Hardly further the Market Square there is Barbikan - a part of a medieval wall around of Warsaw . On one of ledges of a wall in 1855 it was installed} Warsaw Water Nymph - a symbol of city.
When I was in Warsaw in 1995, I saw Warsaw Water Nymph in Barbican.
In 1999 she was in the yard of Royal Castle.
Now I don't know where is she!
The legend is connected with her, that once the mermaid the Siren came up from Vistula and forecasted to fisherman Varsu and his wife Sava, that they would construct a city there. And it has turned out Warsaw!
In the old town of Warsaw lies a medieval fortification in Gothic style. It was built in 1548 as a city wall. Today, it is a place to hangout. Street vendors sell postcards and other souvenirs and there are also street performers.
Now what European city would be complete without its Middle Ages defenses? These are, as you would expect, intact, well-preserved and nice to look at. Passing through it, you are moving between Old Town and New Town. Don't be surprised if you see street performers and artists working along the cobblestone street.
The Barbican (Barbakan in Polish) is a large defensive tower that was reconstructed after WWII. When I was in Warsaw, I sort of thought of it as the gateway to the New Town from the Old Town. As you pass through the gate, you'll notice vendors selling wares appealing to tourists along with musicians and the passing crowds. You also may run into two teenagers making out in the windows that are recessed deep into the walls. Funny.
The Barbican was built in 1548 as part of the Old Town’s fortifications and as protection for the Nowomiesjska Gate, of which little remains. It was partially dismantled during the 19th Century and rebuilt after World War II.
Nowadays the walls of the Barbican serve as an outdoor gallery where paintings/pictures are displayed for sale and also seemed to be a popular place for people to meet and hang out. It also provided a little bit of shelter from the biting January wind and snow!
The Barbican was built in 1548 as part of the town fortifications. However, in the 18th and 19th centuries it was partly dismantled and surrounded by houses. The remaining part somehow escaped the Second World War destruction. Completely reconstructed in 1953, it is now a gateway to the Old Town from Podwale St. Once you are there, take a walk on the fortifications, where you will also find the Monument to the Small Insurgent, which commemorates a courageous little boy-soldier of the Warsaw Uprising.
Those were reconstructed after World War II. They were rebuilt after the War with original historical bricks taken from... gothic churches of Silesia. Those churches were especially demolished for bricks!!!
That's idiocy, isn't it!!!
If you have a chance please have a closer look at the walls to admire the way they were built - layer after layer.
This gate was built in middle ages. It blocked entrance to the Old Town of Warsaw through city walls.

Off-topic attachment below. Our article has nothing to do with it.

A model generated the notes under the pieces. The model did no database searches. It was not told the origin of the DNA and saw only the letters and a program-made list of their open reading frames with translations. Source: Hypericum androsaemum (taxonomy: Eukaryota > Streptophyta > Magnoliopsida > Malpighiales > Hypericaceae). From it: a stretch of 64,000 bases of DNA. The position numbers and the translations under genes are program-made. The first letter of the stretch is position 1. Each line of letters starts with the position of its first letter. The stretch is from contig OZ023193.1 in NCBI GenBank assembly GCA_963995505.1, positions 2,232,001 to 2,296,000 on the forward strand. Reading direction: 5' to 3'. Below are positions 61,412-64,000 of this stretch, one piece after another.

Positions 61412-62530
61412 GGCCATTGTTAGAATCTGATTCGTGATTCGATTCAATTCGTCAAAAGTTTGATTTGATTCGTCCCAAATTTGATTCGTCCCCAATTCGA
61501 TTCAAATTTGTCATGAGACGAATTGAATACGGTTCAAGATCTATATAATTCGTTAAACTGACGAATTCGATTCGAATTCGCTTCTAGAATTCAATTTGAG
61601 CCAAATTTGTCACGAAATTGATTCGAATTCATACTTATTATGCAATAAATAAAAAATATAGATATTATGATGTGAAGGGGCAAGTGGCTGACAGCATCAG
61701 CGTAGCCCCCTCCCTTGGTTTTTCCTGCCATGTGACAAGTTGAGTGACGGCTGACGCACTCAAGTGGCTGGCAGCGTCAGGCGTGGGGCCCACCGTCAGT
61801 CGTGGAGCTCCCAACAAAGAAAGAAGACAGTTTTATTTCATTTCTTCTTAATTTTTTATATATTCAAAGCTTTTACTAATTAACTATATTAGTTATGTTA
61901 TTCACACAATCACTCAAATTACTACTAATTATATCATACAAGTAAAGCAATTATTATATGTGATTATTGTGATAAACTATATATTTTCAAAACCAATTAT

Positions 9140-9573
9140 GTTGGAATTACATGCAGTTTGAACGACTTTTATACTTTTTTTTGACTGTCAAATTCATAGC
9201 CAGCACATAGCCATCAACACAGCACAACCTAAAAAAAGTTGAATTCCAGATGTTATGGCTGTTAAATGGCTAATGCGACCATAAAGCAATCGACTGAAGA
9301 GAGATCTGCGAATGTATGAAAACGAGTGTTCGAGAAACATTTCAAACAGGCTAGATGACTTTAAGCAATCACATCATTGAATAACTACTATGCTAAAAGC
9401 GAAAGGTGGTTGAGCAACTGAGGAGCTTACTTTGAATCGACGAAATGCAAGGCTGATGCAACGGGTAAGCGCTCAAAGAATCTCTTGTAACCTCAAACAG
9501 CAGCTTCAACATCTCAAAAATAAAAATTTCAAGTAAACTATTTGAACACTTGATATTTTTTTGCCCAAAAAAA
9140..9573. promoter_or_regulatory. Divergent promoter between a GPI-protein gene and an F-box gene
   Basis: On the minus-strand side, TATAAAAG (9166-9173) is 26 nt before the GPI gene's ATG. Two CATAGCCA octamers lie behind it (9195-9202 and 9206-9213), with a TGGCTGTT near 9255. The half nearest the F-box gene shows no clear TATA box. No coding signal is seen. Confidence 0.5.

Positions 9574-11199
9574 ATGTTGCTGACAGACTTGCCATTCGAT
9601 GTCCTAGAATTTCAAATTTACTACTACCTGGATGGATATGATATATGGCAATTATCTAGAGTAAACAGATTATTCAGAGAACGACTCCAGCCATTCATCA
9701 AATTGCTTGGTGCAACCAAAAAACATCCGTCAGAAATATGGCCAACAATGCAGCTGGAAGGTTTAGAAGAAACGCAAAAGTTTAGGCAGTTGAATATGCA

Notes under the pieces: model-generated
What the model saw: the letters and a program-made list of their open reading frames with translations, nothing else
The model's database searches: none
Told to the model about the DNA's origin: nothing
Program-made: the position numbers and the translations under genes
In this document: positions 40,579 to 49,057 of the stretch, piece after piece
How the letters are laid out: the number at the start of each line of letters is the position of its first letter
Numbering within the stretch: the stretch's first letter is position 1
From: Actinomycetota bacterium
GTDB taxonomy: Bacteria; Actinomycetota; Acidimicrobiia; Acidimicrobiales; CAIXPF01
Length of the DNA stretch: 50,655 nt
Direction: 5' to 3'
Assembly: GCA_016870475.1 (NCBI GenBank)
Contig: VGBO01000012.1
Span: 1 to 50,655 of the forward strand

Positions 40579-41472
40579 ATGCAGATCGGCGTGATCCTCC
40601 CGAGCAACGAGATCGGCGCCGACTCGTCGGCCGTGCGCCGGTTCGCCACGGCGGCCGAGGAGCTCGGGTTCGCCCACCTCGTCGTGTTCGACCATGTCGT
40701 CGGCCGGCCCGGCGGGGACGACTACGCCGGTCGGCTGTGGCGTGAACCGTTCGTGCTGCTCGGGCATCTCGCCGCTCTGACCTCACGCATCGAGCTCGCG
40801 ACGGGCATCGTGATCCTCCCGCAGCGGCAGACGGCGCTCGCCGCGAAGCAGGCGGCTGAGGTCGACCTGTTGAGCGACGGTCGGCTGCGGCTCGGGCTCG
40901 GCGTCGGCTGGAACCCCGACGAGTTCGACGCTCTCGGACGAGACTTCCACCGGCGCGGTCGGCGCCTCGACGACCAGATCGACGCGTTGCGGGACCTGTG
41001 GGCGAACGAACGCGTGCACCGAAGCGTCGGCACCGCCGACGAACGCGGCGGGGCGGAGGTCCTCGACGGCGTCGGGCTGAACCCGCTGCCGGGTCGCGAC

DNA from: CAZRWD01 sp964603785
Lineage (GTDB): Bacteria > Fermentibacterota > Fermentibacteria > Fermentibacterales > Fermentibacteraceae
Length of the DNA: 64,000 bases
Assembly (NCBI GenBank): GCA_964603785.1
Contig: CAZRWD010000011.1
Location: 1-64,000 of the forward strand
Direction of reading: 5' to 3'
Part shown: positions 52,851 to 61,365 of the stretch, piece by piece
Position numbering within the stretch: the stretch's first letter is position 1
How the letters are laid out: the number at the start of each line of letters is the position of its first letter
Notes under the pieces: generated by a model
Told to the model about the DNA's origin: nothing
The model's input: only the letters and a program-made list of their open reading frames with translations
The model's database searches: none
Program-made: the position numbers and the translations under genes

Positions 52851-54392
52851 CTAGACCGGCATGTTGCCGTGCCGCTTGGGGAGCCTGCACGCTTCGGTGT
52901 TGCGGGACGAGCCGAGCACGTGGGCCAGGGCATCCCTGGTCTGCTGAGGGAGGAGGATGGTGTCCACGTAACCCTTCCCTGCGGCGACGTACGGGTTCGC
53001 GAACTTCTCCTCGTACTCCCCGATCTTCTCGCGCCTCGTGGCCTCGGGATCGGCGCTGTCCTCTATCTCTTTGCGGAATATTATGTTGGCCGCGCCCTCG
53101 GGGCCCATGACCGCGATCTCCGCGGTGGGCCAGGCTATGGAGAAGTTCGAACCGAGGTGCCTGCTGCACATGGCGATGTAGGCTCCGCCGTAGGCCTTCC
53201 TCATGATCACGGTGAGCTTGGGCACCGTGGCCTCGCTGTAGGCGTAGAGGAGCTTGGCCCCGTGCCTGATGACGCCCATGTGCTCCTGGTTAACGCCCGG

As most of historical buildings, the Barbican was totally destroyed by Nazis during World War II.
At present it hosts sellers of the ugliest pictures on earth as well as young peple who collect money for a little cheap wine they cannot afford. Barbican constitutes one of tourists' favourite photo objects .
Venturing north of the Old Town Square, you'll come upon the 16th century Barbican which today peacefully hosts artists and musicians.
The Barbican was built to protect one of the gates in the double ringed wall protecting Old Town in 1548.
Originally built in 1548 as the final part of the Old Town's fortifications, the Barbican was designed by the Venetian architect Giovanni Battista. Like most of the rest of the city, it had to be rebuilt after World War II, but you'd never know looking at it that it's so young. You will have no trouble finding it it on the north side of Old Town.
Warsaw simply loves photo exibits!!! You will see them in a lot of places in the summer- the Barbican, the Old Town, on the fence of Lazienki Park.....The photos are great and writing is in 2 languages- Polish and English. Enjoy!!!
This is Barbican. It was constructed in 1548 to become a part of 1200 metres long city defence wall system. Check out how small Warsaw used to be- just what`s inside of the walls-the Old Town!!! Nowadays it`s just a really friendly place for artists and painters and a cool spot to hang out as well!
The 16th century Barbican in Warsaw marks the boundary between the old and new town. It is filled with people selling paintings and Polish handcrafts.This is me looking very annoyed by the couple beside me. Look at that lady, is she posing for a picture or more interested in eating her damn bagel!
As you walk from the Old Town to the New Town you will pass through the Barbican - the most interesting part of city walls that encircle Old Town. This impressive Gothic structure with Renaissance roof was built in 1548 in front of the New Town gate according to the design of Jan Baptiste from Venice.
It’s a border-point between Old and New Town.
The Barbican is a semicircular stronghold with Gothic Towers and a terrace surrounded by a parapet . It is in the Gate of the New Town. Was built in 1548, partially demolished in the XIX Century and rebuilt after WWII. Now many painters and musics used it to sell their paintings and souvenirs.
La Barbacana es una fortaleza en la Puerta de la Ciudad Nueva, data del año 1548 y es la mas joven de todas las fortificaciones, fue demolida parcialmente en el Siglo XIX y reconstruida despues de la II GM. Siempre esta llena de pintores y vendedores ambulantes que aprovechan el paso obligatorio de turistas para exponer y vender sus obras.